3.1 Corrosion protection for External Tendons
   3.1.1 Exposure
   3.1.2 Protection measures of prestressing steel
   3.1.3 Corrosion protection for anchorages
   3.1.4 Protection strategies
   3.1.5 Lessons learned
3.2 Resistance of prestressing steel when deviated
3.3 Wear of polymer duct at deviators
   3.3.1 Cable factor (transverse pressure at individual tensile elements)
   3.3.2 Friction and wear when stressing
3.4 Fire resistance

4. Design and detailing aspects

4.1 General approach to design
4.2 Action on the structure by External Tendons
   4.2.1 Initial prestressing force
   4.2.2 Losses of prestressing force
   4.2.3 Force acting at deviation points
   4.2.4 Local forces at deviation points
   4.2.5 Stress increase in ULS
   4.2.6 Calculation of acting forces
   4.2.7 Anchorage and deviation blocks
4.3 Minimum deviation radius
4.4 Provision for future tendons

5. Fabrication, Installation and Replacement

5.1 Tendon fabrication
   5.1.1 On-site assembly
   5.1.2 Partial prefabrication
   5.1.3 Full prefabrication
5.2 Temporary corrosion protection measures
5.3 Jobsite activities before tendon installation
5.4 Tendon installation
   5.4.1 On-site assembled tendons
   5.4.2 Partially prefabricated tendons
   5.4.3 Fully prefabricated tendons
5.5 Stressing
5.6 Duct filling method
   5.6.1 Full or partial prefabrication
   5.6.2 On-site fabrication
5.7 Final works
5.8 Documentation
5.9 Replacement of external tendons
   5.9.1 Replacement of grouted External Tendons
   5.9.2 Replacement of external tendons with soft filler

6. Approval Testing

6.1 Resistance to static load test
   6.1.1 Verification of anchorages
   6.1.2 Verification of deviation zones with small radii of curvature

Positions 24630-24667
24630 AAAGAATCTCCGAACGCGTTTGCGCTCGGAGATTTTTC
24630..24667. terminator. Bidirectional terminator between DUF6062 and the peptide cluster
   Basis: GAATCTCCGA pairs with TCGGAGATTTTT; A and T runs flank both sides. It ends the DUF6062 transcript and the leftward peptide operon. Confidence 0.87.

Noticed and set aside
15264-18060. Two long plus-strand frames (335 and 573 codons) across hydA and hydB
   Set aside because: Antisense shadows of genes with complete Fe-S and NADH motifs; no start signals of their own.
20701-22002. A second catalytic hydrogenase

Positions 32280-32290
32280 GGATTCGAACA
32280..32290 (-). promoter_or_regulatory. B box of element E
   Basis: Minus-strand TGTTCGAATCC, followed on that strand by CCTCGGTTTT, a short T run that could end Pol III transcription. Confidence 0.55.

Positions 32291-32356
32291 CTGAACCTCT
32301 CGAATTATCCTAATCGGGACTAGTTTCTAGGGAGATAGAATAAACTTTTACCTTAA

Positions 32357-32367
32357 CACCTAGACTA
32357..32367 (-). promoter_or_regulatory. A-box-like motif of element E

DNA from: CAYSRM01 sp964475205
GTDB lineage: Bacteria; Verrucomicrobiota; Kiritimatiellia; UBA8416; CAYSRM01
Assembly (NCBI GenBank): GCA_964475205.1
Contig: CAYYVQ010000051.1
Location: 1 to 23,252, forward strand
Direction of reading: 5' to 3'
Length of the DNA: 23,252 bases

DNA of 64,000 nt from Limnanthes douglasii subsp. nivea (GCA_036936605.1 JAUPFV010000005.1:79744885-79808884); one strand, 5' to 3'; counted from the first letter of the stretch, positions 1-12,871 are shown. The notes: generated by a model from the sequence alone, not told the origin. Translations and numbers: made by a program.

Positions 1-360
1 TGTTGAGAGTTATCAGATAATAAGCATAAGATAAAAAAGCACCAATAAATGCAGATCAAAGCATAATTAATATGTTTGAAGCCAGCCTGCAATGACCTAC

6.2 Resistance to fatigue load test
6.3 Load transfer to the structure test
6.4 Deviated tendon test verifying the corrosion protection barriers
6.5 Assembly / installation / stressing test
6.6 Duct filling test

7. Quality Assurance, Inspection and Monitoring

7.1 Quality assurance
   7.1.1 Quality plan
   7.1.2 Quality control testing on components performed by the manufacture
   7.1.3 External surveillance for components
   7.1.4 Traceability
   7.1.5 Quality control of the execution
7.2 Regular and special inspections of external tendons
   7.2.1 Regular inspection
   7.2.2 Special inspection – Load measurement
   7.2.3 Special inspection – Durability assessment
7.3 Long-term monitoring
   7.3.1 Monitoring of prestressing force
   7.3.2 Monitoring of electrical isolation
   7.3.3 Acoustic Emission Measurements
8. Application in bridge construction and repair

8.1 General
8.2 Concrete bridges
   8.2.1 Use of combined internal and external tendons in cast-in-place bridges
   8.2.2 Use of internal and external tendons in precast bridges
    8.2.3 Use of only external tendons in cast-in-place bridges
    8.2.4 Use of only external tendons for precast bridges
8.3 Structures made of Ultra High Performance Concrete
8.4 Structural steel and composite structures
8.5 Strengthening of existing structures
8.5.1 Strengthening with longitudinal tendons
8.5.2 Strengthening with transverse tendons
9. References